ing sublimely and rich with mineral wealth, its spread-
ing plains and undulating hills beautiful and fertile
and crowned with plenty, we recognize not only His
power, but His benevolence. This land, I am proud
to say, is the land of my birth. Yet, in appearing
again among you, I miss many of the citizens with
whom I associated in early life. They are gone, but
their sons are around me. The fact that you are as-
sembled here to-day, imbued with patriotism and de-
votion to your native country, is a proof that you
are worthy of your honored fathers. The duty you
have placed upon me I will endeavor to perform to the
best of my ability, and I beg you to accept my thanks
for the honor you have conferred."

A prayer was then offered by the Rev. Dr. Shafer.
Solemn silence reigned throughout the great multi-
tude while the venerable man lifted up his voice to
God in thanksgiving for the mercies of the past and
supplication for blessings in the future. The act of
worship having been concluded, a choir of young
ladies and gentlemen sang the following



"Dark was the day when our forefathers settled
On the wild banks of the hriglit Delaware ;
The terrors and toils of Ihe forest were round them,

But ne'er did their noble hearts yield to despair.
Hail to the beautiful land they have left us !

Hail to the mountain, the valley, tho plain!
Blessed be the homes which protected our childhood,
Where freedom and comfort and happiness reign.
Then, brothers, hand in hand,
Think of the gallant band
Who won us our birthright in danger and toil;
Deep in our inmost heart
Their deeds shall have a part
Long as their ashes shall hallow the soil.

" Scarce had the war-whoop been bushed into silence,

The musket hung up on the rude cabin-wall,

Anil peaeo and prosperity crowning their labors,

When war again sounded its terrible call;
Shoulder to shoulder they marched to the conflict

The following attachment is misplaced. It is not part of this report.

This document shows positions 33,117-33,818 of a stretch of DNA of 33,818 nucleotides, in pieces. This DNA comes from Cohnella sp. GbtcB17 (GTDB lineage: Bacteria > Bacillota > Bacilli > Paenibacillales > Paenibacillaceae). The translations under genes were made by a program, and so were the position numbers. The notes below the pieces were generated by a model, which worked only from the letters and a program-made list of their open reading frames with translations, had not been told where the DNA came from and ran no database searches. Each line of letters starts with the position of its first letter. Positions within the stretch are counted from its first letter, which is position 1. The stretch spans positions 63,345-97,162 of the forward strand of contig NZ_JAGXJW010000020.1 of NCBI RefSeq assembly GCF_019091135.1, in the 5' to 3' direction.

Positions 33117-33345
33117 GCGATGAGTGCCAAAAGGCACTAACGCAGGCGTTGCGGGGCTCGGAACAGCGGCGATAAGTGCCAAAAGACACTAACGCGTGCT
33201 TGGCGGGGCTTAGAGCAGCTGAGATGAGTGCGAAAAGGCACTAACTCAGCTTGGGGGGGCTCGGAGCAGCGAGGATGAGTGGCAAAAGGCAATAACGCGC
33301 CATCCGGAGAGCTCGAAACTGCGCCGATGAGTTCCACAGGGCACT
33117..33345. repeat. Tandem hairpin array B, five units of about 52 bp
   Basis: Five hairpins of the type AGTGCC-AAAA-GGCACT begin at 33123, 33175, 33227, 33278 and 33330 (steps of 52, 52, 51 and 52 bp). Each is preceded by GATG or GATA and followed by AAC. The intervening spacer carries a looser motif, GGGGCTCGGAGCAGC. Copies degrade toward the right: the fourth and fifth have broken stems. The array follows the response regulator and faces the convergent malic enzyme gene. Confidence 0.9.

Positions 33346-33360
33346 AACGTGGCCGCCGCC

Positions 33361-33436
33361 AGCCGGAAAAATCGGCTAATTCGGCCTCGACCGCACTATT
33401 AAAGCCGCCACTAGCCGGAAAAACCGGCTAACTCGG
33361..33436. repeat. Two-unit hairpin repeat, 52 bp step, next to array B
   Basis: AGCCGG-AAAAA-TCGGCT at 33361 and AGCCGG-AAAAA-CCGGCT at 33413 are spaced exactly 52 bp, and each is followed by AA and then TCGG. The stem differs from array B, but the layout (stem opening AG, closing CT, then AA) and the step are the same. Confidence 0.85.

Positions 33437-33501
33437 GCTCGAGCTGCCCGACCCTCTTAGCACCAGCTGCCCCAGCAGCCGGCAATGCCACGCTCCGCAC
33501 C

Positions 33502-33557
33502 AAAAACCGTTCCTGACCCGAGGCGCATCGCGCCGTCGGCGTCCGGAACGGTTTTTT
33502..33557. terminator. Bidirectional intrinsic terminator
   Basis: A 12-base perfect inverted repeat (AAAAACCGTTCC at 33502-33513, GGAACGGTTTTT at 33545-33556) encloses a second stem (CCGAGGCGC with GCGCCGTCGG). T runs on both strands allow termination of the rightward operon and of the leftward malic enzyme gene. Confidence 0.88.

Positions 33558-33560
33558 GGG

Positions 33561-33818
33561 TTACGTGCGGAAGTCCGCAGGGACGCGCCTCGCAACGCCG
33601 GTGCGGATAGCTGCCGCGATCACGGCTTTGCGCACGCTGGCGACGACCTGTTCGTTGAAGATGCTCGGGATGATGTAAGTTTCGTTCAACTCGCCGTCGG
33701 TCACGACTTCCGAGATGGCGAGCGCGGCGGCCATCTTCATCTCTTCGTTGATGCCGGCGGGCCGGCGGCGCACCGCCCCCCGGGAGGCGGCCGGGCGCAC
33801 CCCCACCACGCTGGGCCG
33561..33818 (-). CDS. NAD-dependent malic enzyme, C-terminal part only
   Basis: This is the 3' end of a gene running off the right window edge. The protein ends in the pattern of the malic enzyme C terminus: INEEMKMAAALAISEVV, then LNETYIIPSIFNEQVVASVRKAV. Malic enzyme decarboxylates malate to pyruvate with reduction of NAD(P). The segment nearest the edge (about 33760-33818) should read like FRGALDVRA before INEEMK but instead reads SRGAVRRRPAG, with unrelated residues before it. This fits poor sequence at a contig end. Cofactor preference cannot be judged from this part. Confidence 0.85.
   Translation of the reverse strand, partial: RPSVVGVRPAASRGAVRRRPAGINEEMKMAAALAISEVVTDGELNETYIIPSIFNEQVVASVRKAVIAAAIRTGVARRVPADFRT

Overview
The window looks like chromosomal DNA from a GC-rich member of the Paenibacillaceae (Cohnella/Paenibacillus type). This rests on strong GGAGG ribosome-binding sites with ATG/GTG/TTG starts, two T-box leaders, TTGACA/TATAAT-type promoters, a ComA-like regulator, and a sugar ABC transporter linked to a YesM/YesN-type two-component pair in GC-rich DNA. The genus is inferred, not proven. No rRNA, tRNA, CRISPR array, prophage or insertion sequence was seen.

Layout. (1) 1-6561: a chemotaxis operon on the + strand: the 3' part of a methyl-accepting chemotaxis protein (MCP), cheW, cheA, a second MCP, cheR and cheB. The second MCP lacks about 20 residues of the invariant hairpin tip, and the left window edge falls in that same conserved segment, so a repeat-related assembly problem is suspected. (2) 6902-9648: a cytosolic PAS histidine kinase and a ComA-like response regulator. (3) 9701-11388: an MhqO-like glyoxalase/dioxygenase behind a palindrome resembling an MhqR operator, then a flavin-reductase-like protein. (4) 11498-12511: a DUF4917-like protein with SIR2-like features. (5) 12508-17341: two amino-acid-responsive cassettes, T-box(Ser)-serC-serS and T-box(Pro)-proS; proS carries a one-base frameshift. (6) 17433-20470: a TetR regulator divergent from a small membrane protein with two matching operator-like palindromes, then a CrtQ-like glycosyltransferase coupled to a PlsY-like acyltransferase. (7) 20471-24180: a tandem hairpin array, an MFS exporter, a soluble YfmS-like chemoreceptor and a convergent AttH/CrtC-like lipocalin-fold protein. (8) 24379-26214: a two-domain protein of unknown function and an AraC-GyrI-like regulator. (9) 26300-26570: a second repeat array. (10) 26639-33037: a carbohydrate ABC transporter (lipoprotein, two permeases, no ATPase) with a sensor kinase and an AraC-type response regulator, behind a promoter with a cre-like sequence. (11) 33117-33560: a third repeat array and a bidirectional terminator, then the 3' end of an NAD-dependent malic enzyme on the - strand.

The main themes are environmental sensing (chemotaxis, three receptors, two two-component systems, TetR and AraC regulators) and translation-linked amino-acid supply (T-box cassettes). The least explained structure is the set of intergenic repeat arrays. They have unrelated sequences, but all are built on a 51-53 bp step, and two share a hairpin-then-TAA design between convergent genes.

Till British invaders were driven afar;
Bravo wore the men of Old Sussex before us,
True to their country in peace or in war.
Then, brothers, hand in hand,
Think of the gallant band
Defending our homes from the grasp of the foe.
Deep in our inmost heart
Their deeds shall have a part
While tho mountains shall stand or the rivers shall flow.

"Look now around at tho myriads of blessings

Heaven has poured on us with bountiful baud :
Labor, protected, has yielded its harvest,
Plenty is crowning our beauteous land.



XreiUUrei <if wealth arc in. 1..-..1 in Hi-' ni->unluiii^ ;

Health i* pervading tlie bright balmy air;

Pence and contentiOeDt arc smiling around as:

rti. ^-in^i r. - t on thee, my country i • lab I

Then, brothers, band in band.

Hail t native land I

Dear la Old Su - <-\, irhereTex we roam;
God shelter ttiee from barm
Willi Hi- almighty arm:

Ball to Old Sussex,— Old Sussex, our home "

Pi f the centenary was wisely devoted to an

«-l < m 1 1 1 « - 1 1 1 summary of the early history of Sussex by

that i competent citizen, the late Benjamin B.

Kd-all, Esq. It was published in pamphlet form,
together with the able address of Rev. J. F. Tuttle,
with notes and an appendix, constituting a valuable
contribution to the history of Sussex County. The

report -ays, —

"The attention of the audience was riveted upon
the speaker for two hours, when he announced an in-
termission of fifteen minutes before delivering the
ider of his address. During the interval the
patriotic song 'Our Flag is There' was sung by Mr.
Bitter, of the Columbian Rifles. A stirring air from
the Delaware Cornet Band succeeded, when the presi-
dent proposed three cheers for 'Old Sussex.' Those
who heard the loud huzzas which then rose from thou-
sands of voices will never forget them. They wire
the OUtbur-ting of those pent-up feelings of enthu-
siasm which longed for an utterance; and the hills
gav,- back the Bhout and prolonged the echoes as if
reluctant to let them die. When the acclamations
had ceased the speaker gave the latter pari of his ora-
tion, which occupied in its delivery about an hour.

At its conclusion three cheer- were again gh en by the
multitude with the same heartiness as before. Pre-
vious i" the retiring of the people the Columbian

Rifle i ' pany marched before the stage, and through

Qen. Edwards re leived the thank- of the citizens for
their attendance and the assistance they had rendered
upon this memorable occasion. A reply, brief but
chaste and beautiful, expressing the great satisfaction
and gratification of the company, was made by Lieut.
1 iven. After a benediction pronounced by thi Rev.
N. Pettit, the procession reformed and returned to the

"Although Newton never held so great a number

of persons before, strict order prevailed, and nol an

i occurred to mar the pleasure of the daj .

The Bun wenl down amid the 1" ling of cannon and

the general congratulations of our citizens. Towards